The Boao Forum for Asia 2016:
China economic impact: Reflections on reforms
Despite a challenging external trade environment and domestic stock market turmoil, the Chinese economy still managed to grow at 6.9% in 2015.
And though the year was dogged by investor’s concerns of an economic hard landing, there were and are quite a few bright spots in the economy. For example, the labor market is strong because of a booming service sector which is being propelled by the transformation of the economy and consumers’ desire for upgrading certain “big-ticket” items (e.g., cars). Contrary to the many gloom and doom scenarios doing the rounds during the first half of last year, the housing market has shown itself to be surprisingly resilient, with first tier cities even seeing significant price increases thanks to a healthy pent-up demand and an ultra-low consumer leverage (consumer debt/Gross Domestic Product (GDP) at less than 40%). Our base-line scenario on the residential housing market is that the price levels in 1st and 2nd tier cities will hold up well in 2016 — despite a general economic slowdown.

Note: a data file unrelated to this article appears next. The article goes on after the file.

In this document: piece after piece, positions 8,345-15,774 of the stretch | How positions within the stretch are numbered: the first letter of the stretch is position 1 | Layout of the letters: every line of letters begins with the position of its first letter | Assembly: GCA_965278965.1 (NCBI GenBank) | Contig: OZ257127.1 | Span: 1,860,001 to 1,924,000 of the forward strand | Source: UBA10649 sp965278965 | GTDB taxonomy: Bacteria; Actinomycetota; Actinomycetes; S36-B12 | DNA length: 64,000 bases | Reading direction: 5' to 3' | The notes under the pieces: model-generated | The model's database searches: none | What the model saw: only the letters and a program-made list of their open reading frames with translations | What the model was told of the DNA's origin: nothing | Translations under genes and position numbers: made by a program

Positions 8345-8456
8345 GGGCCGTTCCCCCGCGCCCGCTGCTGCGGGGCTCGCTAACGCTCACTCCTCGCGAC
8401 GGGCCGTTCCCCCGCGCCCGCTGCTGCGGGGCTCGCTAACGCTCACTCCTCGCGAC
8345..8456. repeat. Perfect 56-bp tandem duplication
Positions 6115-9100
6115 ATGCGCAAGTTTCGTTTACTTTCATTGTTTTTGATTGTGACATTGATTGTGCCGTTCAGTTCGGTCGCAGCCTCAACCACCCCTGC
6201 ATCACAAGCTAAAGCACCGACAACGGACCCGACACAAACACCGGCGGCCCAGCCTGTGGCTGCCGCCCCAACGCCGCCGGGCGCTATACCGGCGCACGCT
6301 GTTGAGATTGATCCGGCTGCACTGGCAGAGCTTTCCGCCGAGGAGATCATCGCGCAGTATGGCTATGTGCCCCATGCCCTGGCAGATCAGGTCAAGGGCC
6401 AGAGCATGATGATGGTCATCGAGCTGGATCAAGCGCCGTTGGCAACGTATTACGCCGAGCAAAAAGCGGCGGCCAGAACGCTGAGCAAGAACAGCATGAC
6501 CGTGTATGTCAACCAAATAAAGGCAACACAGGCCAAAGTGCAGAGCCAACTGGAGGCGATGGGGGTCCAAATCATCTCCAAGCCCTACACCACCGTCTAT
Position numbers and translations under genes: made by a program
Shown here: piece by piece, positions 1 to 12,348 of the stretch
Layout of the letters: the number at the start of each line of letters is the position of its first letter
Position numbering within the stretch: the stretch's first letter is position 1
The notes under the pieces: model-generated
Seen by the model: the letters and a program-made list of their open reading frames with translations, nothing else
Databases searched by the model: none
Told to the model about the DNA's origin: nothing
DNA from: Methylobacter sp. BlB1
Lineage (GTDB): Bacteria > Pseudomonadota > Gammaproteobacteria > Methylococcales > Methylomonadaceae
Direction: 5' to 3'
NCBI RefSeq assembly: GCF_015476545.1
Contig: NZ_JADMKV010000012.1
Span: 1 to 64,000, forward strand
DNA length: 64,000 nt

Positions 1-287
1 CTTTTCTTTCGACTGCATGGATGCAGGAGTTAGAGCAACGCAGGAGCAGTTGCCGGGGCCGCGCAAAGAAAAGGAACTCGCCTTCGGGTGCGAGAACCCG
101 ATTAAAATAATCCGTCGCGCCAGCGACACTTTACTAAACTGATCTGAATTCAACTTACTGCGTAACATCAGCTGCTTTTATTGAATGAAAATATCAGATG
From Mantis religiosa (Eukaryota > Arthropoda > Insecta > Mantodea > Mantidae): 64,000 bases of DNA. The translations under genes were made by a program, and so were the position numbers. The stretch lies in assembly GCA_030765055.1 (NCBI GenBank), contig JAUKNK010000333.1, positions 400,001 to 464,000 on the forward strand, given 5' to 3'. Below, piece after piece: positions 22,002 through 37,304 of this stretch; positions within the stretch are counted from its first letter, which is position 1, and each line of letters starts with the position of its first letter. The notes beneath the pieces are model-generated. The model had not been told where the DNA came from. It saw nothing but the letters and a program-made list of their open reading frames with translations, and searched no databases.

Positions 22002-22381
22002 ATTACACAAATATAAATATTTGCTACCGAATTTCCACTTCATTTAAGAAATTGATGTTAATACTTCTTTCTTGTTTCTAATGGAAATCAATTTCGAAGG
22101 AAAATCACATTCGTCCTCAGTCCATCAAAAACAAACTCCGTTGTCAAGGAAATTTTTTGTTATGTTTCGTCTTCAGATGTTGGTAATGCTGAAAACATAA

Compared to the previous year, 2016 is expected to be a far more challenging year for China, but the PRC government still has many tools in its tool box. The key issue is whether China will be able to implement certain reforms amidst persistent economic deceleration. In addition, policy mix and policymakers’ communication with the market would be crucial in 2016 (hence People’s Bank of China “PBOC” Governor Zhou Xiaochun long-awaited interview on the exchange rate during the Chinese New Year holidays).
How should China confront the twin challenges of a slowing economy and rising debt and capital outflows?